Winter Activities: Hands-on Language Printables and Activities

Learning new vocabulary, practicing writing, and spelling is an important part of our language programs, of course. At school, I always try to bring out themed literacy materials to make sure I provide the children with opportunities to learn key vocabulary relevant to their lives at the moment. Right now, we are diving deep into winter language activities – learning important words, spelling, and writing in a fun, hands-on way! Let’s get straight to exploring our winter activities!

Winter Activities: Language Exploration

We have been really busy practicing language in a very hands-on way. At school, I teach English (I live in the Netherlands) so these types of activities are really my specialty! I love, love, love creating exciting ways for the children to practice new vocabulary, and really to learn it.

These materials can be used even if you live in an English speaking country or English is a foreign language.

Winter Three Part Cards

First and foremost, I begin these activities with an introduction to the (new) vocabulary. This means giving a three-period lesson using our 3 part cards. This is a very important way to help children retain the information you present. It is an interactive part of our day.

We talk a lot, and move slowly through this part. It is important that children really retain these new words, which means we spend enough time as needed on this.

Hand Writing

Of course, a Montessori classroom has sandpaper letters that are fantastic tactile materials. Children form muscle memory, which in turn helps them to learn how to form letters. These are used in combination with salt trays or writing trays. Now, we are doing a cute winter extension (note: not as a replacement, but as an addition to sandpaper letters!)!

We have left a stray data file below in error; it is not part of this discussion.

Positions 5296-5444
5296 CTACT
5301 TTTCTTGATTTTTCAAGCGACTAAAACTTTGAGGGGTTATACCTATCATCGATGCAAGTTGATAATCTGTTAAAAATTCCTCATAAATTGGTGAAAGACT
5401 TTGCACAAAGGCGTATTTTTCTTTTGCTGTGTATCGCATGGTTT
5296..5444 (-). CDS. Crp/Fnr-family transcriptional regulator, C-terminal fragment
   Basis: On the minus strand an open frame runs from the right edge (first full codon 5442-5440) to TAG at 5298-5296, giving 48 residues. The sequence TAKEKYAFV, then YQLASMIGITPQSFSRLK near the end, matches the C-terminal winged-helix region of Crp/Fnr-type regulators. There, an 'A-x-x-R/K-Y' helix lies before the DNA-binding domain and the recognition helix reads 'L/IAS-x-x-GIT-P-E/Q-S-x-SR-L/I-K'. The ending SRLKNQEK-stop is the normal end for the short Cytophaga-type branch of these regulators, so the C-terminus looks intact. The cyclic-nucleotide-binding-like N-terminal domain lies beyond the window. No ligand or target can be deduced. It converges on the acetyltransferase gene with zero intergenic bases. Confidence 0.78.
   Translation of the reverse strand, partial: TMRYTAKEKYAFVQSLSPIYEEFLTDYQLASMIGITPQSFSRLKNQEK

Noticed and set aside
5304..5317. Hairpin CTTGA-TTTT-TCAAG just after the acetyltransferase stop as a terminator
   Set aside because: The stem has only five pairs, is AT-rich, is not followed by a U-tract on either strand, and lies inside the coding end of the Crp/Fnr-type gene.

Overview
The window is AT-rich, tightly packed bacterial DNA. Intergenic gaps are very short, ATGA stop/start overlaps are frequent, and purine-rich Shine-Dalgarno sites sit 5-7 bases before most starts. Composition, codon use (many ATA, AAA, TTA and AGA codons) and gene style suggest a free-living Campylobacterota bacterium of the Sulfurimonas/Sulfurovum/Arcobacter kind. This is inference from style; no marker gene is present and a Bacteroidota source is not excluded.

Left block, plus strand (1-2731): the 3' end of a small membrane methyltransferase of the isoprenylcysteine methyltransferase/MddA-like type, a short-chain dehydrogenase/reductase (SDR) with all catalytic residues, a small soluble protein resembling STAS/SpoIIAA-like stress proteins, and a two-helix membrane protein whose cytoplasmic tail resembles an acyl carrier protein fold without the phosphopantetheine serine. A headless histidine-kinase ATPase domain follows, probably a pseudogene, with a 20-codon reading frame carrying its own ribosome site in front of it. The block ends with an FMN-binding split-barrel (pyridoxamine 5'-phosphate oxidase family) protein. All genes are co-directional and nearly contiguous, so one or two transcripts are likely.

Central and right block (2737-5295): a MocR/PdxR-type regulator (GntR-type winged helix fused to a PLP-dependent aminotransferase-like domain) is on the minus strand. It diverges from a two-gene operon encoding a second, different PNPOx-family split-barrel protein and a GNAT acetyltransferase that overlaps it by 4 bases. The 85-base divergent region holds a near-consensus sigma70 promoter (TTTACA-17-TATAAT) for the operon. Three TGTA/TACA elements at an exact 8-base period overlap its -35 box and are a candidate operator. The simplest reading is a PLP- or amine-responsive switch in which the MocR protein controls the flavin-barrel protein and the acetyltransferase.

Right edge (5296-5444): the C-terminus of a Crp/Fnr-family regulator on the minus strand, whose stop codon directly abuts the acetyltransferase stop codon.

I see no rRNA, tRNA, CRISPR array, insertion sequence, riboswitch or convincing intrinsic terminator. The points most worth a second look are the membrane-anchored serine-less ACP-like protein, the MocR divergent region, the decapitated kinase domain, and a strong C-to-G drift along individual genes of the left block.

My son and the rest of my students really, really love these trays! You can use our snowball letters as an addition to the traditional materials (or if you do not have sandpaper letters).

Tip: you can use these letters as a matching work. Have your students match the capital and lower case letters.

We also practiced writing words with the large word cards I created.

Here, I like to present a stand so that the children can easily see the word they are trying to spell. If you want to add a level of difficulty, you could even use the image part of the 3 part cards. Then the child can write the word, and check the spelling with the control 3 part card.

Making Winter Words

I love how you can use the materials in this bundle to create a huge variety of activities. Here, I took the word cards and snowball letters to create a spelling work.

The children can write words using the snowball letters. Afterwards, they can check the spelling on the large cards containing the full word. For younger students, or those who are less advanced, you could switch the order- first, they take the card with the full word, then they build it from the snowballs!

Practicing Hand Writing

Another extension I love to present after we have practiced the new vocabulary is a chalk board. I love that children can try to form letters and words over and over and over again very easily.

We use a small chalk board that the kids can use personally. This is such a hit with them! It is less permanent than a piece of paper, and I believe helps to build up confidence when children are just starting to learn how to write.

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Winter Language Bundle

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